# Lists and dicts using an object that implements __repr__ 

points_list = [Point(i,i*2) for i in range(1,5)]
print(points_list)

points_dict = {str(i): Point(i,i*3) for i in range(1,5)}
print(points_dict)

Output:

[Point(x=1, y=2), Point(x=2, y=4), Point(x=3, y=6), Point(x=4, y=8)]
{'1': Point(x=1, y=3), '2': Point(x=2, y=6), '3': Point(x=3, y=9), '4': Point(x=4, y=12)}

Now the output for lists and dicts is not only readable, but it can be passed back in using Python eval or pasted into a source file to reconstruct the original list or dict, because as we discussed before, __repr__ should output a string that can be used to reconstruct the object.

Operator Overloading and Dunder Methods

Some of our users are happy now that they can print our points and reconstruct lists of them from the output of print(points_list). But there’s always that one user — in our case it’s Marty Mathmajor — who’s unimpressed with what we’ve done and clamors for more. Can we make any kind of an impression on Marty?

Well, we recall that although the sum of two points doesn’t make sense mathematically, there are a couple of ways to think about the difference between the two points, let’s call them p and q. One approach is to consider it a vector, a direction one would have to travel to get from p and q. Formally, the vector from p to q is given by q−p. But we can’t yet subtract q and p yet. Let’s see how that method would look (given the above Point class)

    def __sub__(self, other: Point):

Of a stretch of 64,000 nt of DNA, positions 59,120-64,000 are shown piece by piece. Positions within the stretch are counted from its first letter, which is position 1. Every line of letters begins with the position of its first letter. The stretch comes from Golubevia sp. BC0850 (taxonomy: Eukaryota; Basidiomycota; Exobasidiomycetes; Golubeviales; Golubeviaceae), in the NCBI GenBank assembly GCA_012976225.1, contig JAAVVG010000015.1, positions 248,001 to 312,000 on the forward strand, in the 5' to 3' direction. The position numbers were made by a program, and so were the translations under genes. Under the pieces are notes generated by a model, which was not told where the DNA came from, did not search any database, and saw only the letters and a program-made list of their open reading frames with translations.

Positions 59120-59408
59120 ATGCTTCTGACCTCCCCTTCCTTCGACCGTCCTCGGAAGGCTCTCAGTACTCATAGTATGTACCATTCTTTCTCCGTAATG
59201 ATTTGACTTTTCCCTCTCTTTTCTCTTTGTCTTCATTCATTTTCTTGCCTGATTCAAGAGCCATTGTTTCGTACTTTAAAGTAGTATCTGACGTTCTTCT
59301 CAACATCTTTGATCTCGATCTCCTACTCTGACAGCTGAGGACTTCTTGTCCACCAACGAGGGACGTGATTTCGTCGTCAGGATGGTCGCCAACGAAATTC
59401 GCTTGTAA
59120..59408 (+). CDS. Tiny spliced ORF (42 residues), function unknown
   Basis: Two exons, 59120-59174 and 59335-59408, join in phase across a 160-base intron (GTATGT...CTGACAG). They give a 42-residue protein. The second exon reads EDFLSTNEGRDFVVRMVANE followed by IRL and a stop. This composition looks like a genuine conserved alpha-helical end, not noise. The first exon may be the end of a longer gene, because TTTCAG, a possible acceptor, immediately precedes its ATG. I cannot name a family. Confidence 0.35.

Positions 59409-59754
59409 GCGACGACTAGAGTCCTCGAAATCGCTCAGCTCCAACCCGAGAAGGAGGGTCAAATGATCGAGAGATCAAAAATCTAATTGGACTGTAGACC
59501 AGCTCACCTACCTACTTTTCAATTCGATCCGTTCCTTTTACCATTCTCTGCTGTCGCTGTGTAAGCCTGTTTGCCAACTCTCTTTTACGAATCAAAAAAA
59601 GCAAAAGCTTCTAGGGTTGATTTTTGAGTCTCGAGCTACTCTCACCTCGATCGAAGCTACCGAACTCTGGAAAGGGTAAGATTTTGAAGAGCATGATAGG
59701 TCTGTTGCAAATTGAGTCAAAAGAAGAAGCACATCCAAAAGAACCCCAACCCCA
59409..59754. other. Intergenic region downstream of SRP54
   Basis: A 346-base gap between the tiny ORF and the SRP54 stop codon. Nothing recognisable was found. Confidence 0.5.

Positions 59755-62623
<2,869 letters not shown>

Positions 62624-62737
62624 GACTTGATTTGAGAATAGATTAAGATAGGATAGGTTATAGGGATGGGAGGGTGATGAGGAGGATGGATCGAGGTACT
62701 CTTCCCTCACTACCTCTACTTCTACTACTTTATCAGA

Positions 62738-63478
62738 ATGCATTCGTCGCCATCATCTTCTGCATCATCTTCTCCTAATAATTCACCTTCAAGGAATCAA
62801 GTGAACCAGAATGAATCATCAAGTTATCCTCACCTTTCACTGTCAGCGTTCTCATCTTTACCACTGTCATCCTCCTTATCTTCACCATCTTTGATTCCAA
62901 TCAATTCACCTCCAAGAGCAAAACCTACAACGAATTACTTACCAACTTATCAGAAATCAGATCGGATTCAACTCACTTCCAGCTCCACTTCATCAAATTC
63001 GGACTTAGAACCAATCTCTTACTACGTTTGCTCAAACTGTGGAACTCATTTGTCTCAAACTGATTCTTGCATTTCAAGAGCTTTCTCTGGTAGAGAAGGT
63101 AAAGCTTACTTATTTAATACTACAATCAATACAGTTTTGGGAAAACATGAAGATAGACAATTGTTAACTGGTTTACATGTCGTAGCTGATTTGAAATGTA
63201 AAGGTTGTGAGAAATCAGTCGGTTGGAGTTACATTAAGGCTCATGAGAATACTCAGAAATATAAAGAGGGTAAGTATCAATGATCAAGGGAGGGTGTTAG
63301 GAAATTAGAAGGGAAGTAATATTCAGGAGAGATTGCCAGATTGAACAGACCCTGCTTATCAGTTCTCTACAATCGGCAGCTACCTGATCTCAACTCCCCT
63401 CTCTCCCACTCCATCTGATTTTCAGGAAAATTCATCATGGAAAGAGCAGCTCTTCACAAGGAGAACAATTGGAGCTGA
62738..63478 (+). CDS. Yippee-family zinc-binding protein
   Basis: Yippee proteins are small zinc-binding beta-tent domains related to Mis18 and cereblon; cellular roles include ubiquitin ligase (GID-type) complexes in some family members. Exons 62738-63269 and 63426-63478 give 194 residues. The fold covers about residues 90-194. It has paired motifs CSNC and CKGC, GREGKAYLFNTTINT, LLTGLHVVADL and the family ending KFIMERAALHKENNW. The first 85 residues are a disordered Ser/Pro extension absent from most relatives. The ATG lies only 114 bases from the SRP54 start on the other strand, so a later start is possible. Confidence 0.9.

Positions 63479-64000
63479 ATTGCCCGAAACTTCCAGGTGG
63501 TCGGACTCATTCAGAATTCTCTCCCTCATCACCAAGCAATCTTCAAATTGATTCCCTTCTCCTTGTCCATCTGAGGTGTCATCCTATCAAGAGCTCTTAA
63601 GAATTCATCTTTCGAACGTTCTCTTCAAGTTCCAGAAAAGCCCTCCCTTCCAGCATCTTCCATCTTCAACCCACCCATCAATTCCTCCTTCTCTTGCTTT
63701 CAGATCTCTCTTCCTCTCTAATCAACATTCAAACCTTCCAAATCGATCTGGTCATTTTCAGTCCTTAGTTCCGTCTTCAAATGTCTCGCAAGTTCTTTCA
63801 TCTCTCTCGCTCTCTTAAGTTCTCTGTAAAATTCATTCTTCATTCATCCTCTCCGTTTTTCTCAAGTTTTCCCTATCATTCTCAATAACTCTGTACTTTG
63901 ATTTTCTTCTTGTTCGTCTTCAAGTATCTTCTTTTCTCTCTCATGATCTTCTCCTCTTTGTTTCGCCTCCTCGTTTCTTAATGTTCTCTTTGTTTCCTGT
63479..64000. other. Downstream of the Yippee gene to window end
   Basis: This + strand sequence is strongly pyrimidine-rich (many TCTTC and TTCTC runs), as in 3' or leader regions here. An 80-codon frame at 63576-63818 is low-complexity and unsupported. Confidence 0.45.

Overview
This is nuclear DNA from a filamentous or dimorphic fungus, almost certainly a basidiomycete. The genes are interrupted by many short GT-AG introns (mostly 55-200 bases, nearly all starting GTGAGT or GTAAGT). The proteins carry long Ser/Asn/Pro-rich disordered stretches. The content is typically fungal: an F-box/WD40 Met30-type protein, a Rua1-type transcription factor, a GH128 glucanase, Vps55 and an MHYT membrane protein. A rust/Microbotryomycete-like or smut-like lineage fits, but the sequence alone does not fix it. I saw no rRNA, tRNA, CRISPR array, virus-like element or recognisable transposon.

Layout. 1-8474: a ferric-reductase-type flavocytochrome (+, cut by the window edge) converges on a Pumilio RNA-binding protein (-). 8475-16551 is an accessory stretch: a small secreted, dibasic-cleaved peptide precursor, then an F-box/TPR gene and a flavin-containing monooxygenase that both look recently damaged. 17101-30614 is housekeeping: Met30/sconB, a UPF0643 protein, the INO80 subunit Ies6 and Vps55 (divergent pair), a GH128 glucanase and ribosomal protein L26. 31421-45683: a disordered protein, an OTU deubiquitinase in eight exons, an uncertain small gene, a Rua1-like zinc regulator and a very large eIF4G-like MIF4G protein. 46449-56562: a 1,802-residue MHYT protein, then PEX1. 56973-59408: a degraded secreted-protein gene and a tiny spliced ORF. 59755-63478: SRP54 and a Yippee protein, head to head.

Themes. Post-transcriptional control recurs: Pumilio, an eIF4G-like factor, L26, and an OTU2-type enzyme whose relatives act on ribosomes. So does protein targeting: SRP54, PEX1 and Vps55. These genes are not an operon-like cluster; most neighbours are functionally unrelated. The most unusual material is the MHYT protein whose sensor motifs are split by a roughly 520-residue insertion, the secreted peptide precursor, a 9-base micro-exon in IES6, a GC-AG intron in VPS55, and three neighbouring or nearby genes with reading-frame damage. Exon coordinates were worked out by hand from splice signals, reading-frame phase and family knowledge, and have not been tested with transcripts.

x = self.x - other.x
        y = self.y - other.y
        return Point(x,y)

Let’s see if we can test it with the simplest case we can think of. Starting from point p at origin (0,0), to get to point q at (1,2), we have to go +1 on the x-axis and +2 on the y-axis, or in other words, (1,2) again. Sure enough, from our definition above it looks like q-p = (1,2) – (0,0) equals (1,2). Let’s see if that works given our point class in Python

p = Point(0,0)
q = Point(1,2)
print(q - p)

Output:

Point(x=1, y=2)

Now we have the workings of something Marty’s sure to be proud of! Normally we’d run to him excitedly to show off our work, but what with the pandemic and all, we’re remote now. So we call Marty on Zoom excitedly to screen-share our work.

Dunder Methods to Integrate Other Python Functions

We show Marty how we can calculate vectors by subtracting points, and he’s mildly impressed with us (which is pretty good, if you know Marty). But then he tells us that given a point, p, he wants len(p) to return the distance of the point from the origin. That strikes us as a fairly oddball request, but, well, we’re used to Marty by now, so we pour another coffee and give it some thought.

We may not be math majors like Marty — not since that unfortunate incident with Mrs. Chagnon in 11th grade — but we remember enough about points to recall we can calculate distances using the Pythagorean theorem. So given origin at p again, the distance of q from the origin is given by the square root of (q.x – 0)2 + (q.y – 0)2. So let’s see if we can make this work with the len function.